It has taken a long time, but gradually people who know and respect Nigel Wright are speaking out in support of the man they admire, a man they believe has been treated abominably by Prime Minister Stephen Harper. After initially praising him, Harper has turned with a vengeance on his former Chief of Staff, making him a scapegoat for the political embarrassment the prime minister has suffered, and continues to suffer, over the Senate scandal.
Wright's admirers, of whom there are many in business and in politics, were hesitant to come to his defence. Perhaps it was because they were intimidated by the Prime Minister. Perhaps it was because they all know -- and will say as much privately -- that Wright made a serious error in judgment when he wrote that $90,000 cheque for Senator Mike Duffy. They did not want to add fuel to the fire by speaking out. Or perhaps it was because Wright, an intensely private person and a devout Anglo-Catholic, did not ask them for support, not even after Harper publicly accused him of deception.
He could have returned to Toronto last May after he resigned from the PMO, or was dismissed (depending on which Harper version you choose); a millionaire, he has a home there; his old job at Onex Corporation (where he was managing director) is waiting for him; and his church, St. Thomas's, where he has been an extremely active parishioner, is in the heart of the city, in the Annex district close to the University of Toronto.
Instead, he stayed in Ottawa, still living in the condo he purchased when he joined the PMO three years ago, still rising at 4 a.m. to run 20 kilometres before reporting for work at dawn. These days, "work" is in an Ottawa soup kitchen, helping to feed the homeless. He also apparently spends quite a lot of time talking to his lawyers while he waits for the RCMP to wrap up its investigation of the Senate mess.
What is he going to say? Some of the people to who know him suspect he is preparing to even the score with the PM by revealing everything he knows about the Senate scandal, the so-called "bribe" to buy Senator Duffy's silence, and Harper's involvement the affair.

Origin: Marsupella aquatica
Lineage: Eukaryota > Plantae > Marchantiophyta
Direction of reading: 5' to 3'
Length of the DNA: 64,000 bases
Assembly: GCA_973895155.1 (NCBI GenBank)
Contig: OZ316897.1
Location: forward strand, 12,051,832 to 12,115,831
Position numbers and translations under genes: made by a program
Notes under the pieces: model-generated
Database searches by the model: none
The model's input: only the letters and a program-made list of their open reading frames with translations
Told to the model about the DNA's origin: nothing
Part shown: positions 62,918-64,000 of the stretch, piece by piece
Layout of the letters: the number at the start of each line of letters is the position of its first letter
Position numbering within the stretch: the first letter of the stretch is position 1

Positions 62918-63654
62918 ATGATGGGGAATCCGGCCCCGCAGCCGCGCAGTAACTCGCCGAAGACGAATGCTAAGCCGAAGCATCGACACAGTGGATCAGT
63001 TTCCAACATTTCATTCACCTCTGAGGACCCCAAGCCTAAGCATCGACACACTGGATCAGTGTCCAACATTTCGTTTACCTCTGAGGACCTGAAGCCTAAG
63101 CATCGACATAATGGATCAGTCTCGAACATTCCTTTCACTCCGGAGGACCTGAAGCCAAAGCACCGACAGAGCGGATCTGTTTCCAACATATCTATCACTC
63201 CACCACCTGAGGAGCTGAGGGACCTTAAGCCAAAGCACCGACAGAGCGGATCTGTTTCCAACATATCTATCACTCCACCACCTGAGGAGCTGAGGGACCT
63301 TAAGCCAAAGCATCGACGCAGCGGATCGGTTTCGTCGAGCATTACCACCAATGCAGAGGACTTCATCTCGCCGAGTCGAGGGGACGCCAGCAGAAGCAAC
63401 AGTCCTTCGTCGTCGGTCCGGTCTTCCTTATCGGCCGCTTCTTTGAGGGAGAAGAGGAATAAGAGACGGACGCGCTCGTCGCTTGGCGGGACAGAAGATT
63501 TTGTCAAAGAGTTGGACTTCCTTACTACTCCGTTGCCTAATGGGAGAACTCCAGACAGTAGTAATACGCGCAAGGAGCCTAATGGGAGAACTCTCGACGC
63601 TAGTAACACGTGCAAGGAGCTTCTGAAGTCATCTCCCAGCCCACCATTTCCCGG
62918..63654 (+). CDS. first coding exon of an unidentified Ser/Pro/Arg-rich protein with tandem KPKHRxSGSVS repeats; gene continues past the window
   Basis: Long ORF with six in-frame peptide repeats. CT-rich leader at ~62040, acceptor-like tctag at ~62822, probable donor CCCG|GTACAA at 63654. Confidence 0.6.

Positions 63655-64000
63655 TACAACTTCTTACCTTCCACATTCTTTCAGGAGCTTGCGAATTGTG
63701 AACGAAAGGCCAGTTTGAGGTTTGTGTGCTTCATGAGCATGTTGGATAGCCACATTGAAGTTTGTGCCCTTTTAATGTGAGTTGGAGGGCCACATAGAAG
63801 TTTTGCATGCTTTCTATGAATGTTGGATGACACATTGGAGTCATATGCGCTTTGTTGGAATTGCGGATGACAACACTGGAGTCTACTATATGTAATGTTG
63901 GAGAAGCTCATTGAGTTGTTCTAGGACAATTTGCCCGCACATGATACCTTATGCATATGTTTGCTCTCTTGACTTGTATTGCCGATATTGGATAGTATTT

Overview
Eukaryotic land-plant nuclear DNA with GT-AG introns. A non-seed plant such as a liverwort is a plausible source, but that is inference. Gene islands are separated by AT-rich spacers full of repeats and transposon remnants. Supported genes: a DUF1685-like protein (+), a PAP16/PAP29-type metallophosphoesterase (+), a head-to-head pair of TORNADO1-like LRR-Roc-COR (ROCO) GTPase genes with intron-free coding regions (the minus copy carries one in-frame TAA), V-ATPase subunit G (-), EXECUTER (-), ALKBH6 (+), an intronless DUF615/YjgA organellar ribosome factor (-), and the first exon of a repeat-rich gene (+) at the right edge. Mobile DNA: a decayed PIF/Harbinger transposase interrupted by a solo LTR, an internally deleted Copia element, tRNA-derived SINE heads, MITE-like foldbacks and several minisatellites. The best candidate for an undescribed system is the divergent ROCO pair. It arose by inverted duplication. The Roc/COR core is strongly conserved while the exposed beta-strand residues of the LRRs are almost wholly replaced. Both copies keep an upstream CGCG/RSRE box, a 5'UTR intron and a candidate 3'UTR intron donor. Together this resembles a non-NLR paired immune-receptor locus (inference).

Others say no. They see Wright as a true believer in the Conservative party and still, despite all, a Harper loyalist. They don’t think he would lie to the police, but they also don’t think he (unlike Mike Duffy) would volunteer anything that might bring down the prime minister.
The silence of his supporters began to crack last week. In Calgary at the Conservative convention, two ministers, Jason Kenney and Peter MacKay, praised Wright’s integrity and ability. Peter White, a Bay Street director and Tory power broker since the days of Brian Mulroney, made his feelings very clear:
"I did not like the way the PM described Nigel's activities the other day in the house. Poor old Nigel, he's being pilloried in the media and having his reputation destroyed. You couldn't find a man with greater integrity than Nigel Wright....[He] hasn't got an enemy in the world that I know of...He's a very wonderful man. It's a shame to see this happening."
In Toronto, people who know him from his work at St. Thomas's church all say he is a straight arrow, honourable and committed to public service. One suggests Wright may have a "misguided martyr complex and believes he has to die for The Boss (Harper)." Others recall that during Wright's days as an exceptional undergraduate at the U of T's Trinity College, classmates could not agree on where he would end up: as chief justice of the Supreme Court or prime minister of Canada.
Carol Kysela, who worked with him at St. Thomas's, admires the man but not his Conservative politics. Yet, she says, "Nigel would make one heck of a lot better Prime Minister than Stephen Harper."
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